In the ever-increasing push to decrease the total weight of the modern soldier, helmets have been at the forefront. From European medieval knight helmets ranging up to 7 lbs to most modern-day ballistic helmets that weigh less than 3 lbs, the name of the game has been weight reduction. There is one major problem though, "The reduction in the helmet weight tends to result in a large backface deformation (BFD), which can lead to head injuries known as behind helmet blunt trauma (BHBT) for soldiers in battleﬁelds" (Li 2015).
While there have been a number of amazing breakthroughs in fiber technology allowing for lighter and lighter ballistic helmets that meet the National Institute Of Justice (NIJ) Resistance To Penetration (RTP) IIIA standards, they typically fail to meet safe BFD standards.
Following the study sighted above, stand-off distance (gap between helmet and head), helmet thickness, and of course impact direction play pivotal roles in the amount of stress that is transmitted to the brain. Utilizing the model and chart below we see that even a 2-mm thicker shell, about the thickness of a single layer of Kevlar fiber results in a 6.2% decrease maximum von Mises stress in the compact cranial bone.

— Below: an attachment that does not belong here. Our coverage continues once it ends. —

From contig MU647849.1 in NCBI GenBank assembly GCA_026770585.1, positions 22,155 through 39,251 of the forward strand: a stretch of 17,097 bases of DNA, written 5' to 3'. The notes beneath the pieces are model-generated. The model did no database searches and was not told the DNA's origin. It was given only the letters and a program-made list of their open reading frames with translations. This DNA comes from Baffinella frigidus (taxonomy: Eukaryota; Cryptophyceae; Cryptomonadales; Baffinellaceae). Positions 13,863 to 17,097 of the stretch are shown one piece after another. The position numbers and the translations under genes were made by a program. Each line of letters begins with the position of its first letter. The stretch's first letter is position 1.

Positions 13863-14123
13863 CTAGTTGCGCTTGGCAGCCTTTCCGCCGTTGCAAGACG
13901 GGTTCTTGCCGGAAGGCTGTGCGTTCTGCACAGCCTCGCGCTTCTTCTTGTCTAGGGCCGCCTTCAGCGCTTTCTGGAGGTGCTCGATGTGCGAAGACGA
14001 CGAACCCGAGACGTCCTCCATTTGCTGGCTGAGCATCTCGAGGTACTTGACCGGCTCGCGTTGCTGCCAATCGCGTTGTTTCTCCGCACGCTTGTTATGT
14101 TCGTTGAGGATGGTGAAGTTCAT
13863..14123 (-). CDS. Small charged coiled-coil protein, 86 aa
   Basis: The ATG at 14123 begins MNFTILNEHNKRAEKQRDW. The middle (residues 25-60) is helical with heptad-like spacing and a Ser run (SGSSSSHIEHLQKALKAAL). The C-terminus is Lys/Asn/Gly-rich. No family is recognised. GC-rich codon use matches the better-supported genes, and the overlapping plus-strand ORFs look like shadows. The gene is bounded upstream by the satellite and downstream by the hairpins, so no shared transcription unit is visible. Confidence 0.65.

That 2-mm thicker helmet or more means extra weight, but significantly better levels of protection as well. By extra weight, we also mean less than 1/2-3/4 of a single pound to gain 2-4 mm's of extra thickness.
This is why in the design of the Hard Head Veterans ATE ballistic helmet we opted for better protection than slight weight savings.
If you would like to learn more about blunt trauma induced by ballistic impact and the numerous other factors that play key roles we would strongly suggest visiting the cited research below!
Li, Xiaogai & Gao, X.-L & Kleiven, Svein. (2015). Behind helmet blunt trauma induced by ballistic impact: A computational model. International Journal of Impact Engineering. 91. . 10.1016/j.ijimpeng.2015.12.010. • Developed a finite element model for evaluating behind helmet blunt trauma (BHBT) arising from helmet's back face deformation under ballistic impact